The owners of the team, which include billionaire hedge-fund managers in New York and one of Walker’s top campaign fundraisers, had threatened to move the Bucks to another state if the taxpayers’ money did not come through. Mr. Walker argued that the team would leave the city without a new arena, saying losing the team would cost the state million of dollars in taxes it collects on players and staff salaries, along with other perks that come with having a professional basketball team in the state. The issue sparked political instability in Wisconsin, while some conservatives who normally support Walker objected to what they called “crony capitalism”. Now, the generous public funding is raising concerns on conflicts of interest.
According to the approved legislation, taxpayers will pay half the cost of the $500 million arena, plus tens of millions in interest and future tax breaks over the next 20 years. In return, Bucks stays in Milwaukee. Bucks owners have pledged to pay $150 million for the project and former owner Herb Kohl promised $100 million. The longtime Bucks owner Kohl sold the team for $550 million to Lasry and Wesley Edens, both of whom manage massive hedge funds in New York City. The state will kick in $80 million and local governments will cover the rest. The planned basketball arena would be built north of the BMO Harris Bradley Center, with the current owners planning an additional $500 million for development around the arena and the area surrounding it, including the land where the Bradley Center currently stands.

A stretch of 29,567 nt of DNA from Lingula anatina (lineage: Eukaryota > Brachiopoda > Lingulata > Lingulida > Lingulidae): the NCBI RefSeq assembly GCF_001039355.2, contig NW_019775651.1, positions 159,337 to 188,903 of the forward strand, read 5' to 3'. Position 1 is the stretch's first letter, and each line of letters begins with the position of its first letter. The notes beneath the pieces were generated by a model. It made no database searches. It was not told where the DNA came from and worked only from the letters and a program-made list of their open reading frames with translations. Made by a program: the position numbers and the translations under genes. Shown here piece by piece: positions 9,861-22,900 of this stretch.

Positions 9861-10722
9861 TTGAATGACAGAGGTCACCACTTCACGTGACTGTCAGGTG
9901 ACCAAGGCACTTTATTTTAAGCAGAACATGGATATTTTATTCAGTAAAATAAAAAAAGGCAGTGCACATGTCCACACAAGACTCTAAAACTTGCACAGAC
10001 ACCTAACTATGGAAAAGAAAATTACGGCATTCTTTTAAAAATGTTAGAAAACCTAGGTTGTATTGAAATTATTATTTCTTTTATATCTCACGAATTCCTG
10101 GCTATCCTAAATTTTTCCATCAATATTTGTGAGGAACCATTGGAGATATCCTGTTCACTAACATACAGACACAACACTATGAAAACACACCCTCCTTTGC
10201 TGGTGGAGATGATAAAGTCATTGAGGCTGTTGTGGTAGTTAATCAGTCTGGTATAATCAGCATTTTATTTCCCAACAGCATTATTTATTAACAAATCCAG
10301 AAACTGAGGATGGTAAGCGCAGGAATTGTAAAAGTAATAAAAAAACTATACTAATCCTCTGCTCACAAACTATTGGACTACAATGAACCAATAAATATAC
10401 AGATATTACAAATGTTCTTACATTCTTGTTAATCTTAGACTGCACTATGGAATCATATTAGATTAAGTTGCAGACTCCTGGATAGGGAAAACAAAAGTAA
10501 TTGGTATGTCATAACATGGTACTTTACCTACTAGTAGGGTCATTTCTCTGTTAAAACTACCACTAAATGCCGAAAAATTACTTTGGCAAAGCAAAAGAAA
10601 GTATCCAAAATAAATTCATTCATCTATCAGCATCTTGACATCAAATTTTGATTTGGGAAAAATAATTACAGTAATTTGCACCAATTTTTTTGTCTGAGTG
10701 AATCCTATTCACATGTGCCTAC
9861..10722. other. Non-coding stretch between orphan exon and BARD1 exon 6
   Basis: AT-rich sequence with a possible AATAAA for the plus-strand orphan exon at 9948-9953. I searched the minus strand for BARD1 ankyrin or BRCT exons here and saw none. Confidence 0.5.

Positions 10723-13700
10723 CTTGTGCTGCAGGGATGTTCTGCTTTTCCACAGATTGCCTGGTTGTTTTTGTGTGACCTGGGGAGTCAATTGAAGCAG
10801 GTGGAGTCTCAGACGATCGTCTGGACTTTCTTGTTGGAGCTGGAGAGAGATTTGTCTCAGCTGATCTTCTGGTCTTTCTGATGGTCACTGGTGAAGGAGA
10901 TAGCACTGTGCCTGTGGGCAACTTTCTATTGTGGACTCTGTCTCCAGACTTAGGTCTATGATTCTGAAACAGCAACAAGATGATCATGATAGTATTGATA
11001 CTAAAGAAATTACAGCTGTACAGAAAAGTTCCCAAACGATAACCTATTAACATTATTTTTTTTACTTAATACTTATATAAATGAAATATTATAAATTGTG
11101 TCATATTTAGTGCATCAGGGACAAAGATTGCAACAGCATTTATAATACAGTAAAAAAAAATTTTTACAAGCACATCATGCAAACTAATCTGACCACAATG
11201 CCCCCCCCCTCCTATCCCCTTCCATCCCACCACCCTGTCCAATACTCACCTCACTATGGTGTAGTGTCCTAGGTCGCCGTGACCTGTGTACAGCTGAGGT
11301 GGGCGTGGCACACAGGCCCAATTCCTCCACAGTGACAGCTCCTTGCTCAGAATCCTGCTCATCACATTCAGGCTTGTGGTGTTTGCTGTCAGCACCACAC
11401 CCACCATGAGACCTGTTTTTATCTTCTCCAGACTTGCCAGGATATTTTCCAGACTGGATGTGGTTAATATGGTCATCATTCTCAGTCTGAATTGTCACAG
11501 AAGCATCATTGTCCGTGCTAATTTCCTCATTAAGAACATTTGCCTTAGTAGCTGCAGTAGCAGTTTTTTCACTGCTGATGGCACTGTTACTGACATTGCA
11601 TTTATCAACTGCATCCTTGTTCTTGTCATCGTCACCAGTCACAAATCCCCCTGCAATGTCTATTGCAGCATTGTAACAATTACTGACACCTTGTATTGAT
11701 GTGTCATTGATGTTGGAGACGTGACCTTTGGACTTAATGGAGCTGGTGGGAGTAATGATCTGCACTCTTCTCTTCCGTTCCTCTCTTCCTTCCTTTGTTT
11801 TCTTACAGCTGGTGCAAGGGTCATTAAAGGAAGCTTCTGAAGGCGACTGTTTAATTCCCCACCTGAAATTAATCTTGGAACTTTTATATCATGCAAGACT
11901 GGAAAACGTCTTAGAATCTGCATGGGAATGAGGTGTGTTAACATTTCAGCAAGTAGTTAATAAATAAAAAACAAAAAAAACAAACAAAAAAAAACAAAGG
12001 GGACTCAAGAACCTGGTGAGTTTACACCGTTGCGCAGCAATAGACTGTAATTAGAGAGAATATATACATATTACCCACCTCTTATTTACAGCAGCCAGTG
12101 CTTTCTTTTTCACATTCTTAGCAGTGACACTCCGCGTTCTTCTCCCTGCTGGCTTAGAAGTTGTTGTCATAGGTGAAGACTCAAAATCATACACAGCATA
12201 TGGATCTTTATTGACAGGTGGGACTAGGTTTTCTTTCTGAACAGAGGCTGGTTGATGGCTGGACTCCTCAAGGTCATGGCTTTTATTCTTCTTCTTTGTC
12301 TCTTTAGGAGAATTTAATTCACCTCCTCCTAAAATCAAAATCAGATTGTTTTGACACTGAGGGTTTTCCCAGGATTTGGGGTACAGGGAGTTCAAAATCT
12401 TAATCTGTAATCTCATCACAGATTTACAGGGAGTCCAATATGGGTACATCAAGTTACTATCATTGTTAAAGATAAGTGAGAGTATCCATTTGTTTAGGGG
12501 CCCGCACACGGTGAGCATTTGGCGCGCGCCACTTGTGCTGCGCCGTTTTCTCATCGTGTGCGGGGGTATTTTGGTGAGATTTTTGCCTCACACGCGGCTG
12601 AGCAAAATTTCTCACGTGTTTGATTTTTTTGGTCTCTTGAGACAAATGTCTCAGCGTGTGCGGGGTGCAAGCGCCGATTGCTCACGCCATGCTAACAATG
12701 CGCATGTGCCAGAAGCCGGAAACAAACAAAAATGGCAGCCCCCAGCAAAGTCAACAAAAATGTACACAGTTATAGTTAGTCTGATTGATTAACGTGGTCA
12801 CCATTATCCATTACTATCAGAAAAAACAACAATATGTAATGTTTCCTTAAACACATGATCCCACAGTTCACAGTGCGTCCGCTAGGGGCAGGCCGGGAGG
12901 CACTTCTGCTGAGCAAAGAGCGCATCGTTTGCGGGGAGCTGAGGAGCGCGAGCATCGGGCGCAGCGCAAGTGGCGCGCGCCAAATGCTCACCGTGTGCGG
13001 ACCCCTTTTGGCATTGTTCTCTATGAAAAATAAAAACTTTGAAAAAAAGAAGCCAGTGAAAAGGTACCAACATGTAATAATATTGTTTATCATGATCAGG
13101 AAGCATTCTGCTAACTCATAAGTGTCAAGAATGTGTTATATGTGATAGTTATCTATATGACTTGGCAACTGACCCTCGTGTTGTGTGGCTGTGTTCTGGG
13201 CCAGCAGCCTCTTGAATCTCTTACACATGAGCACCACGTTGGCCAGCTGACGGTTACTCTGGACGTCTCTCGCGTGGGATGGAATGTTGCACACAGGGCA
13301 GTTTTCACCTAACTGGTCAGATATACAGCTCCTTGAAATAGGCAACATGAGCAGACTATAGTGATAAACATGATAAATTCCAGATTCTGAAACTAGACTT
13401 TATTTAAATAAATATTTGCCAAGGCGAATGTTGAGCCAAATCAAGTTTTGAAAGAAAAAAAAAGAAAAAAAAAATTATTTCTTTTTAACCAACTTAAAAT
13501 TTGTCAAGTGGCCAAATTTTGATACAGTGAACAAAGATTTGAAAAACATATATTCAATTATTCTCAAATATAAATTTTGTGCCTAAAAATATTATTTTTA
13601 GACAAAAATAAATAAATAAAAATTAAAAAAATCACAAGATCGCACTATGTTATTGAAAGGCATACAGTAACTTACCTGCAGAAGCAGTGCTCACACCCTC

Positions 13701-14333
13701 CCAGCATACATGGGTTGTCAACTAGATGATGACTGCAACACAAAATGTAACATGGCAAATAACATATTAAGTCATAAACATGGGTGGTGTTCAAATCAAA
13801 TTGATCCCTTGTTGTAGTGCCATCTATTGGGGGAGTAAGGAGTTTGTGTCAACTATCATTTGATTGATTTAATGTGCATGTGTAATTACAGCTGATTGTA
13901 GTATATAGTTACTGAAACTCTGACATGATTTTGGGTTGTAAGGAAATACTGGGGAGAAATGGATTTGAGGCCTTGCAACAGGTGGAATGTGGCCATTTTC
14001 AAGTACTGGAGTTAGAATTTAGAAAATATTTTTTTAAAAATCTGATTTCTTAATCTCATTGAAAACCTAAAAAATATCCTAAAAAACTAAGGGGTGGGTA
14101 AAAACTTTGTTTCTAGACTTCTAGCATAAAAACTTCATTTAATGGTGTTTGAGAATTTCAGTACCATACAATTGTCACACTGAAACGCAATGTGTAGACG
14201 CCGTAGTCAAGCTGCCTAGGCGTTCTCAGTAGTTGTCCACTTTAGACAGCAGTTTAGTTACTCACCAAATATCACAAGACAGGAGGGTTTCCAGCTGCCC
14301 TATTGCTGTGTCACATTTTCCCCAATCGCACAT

“This is an important day for the state of Wisconsin,”Walker said at the Milwaukee State Fair Park. “It’s not just important for Milwaukee, but the state as a whole. We think this is a good solid move as a good steward of the taxpayers’ money here in Wisconsin.”
The argument has yet to pass several political hurdles, especially at a time when the state has slashed funding for most local school districts and cut $250 million from the University of Wisconsin system over the next two years. It took nearly six months for Walker to rally enough support for the deal in the Republican-dominated legislature. But voices from across the political ground are already working to trash the plan, saying investing in private stadiums is a terrible move, arguing the team’s Wall Street billionaire owners should bear the burden since they’ll be reaping the profits.
Governor Walker, who became a political phenomenon after his kick-off rally vaulted him to the top tier of presidential campaign, said the decision was made for the good of the state and that he would not be influenced by those within his own party who oppose it, after he signed the legislation into law Wednesday morning. “I do what’s right. When the chips are down, I’m not intimidated by anyone. It doesn’t matter whether they’re on the left or the right or anywhere in between, I’m going to do what I think is right.”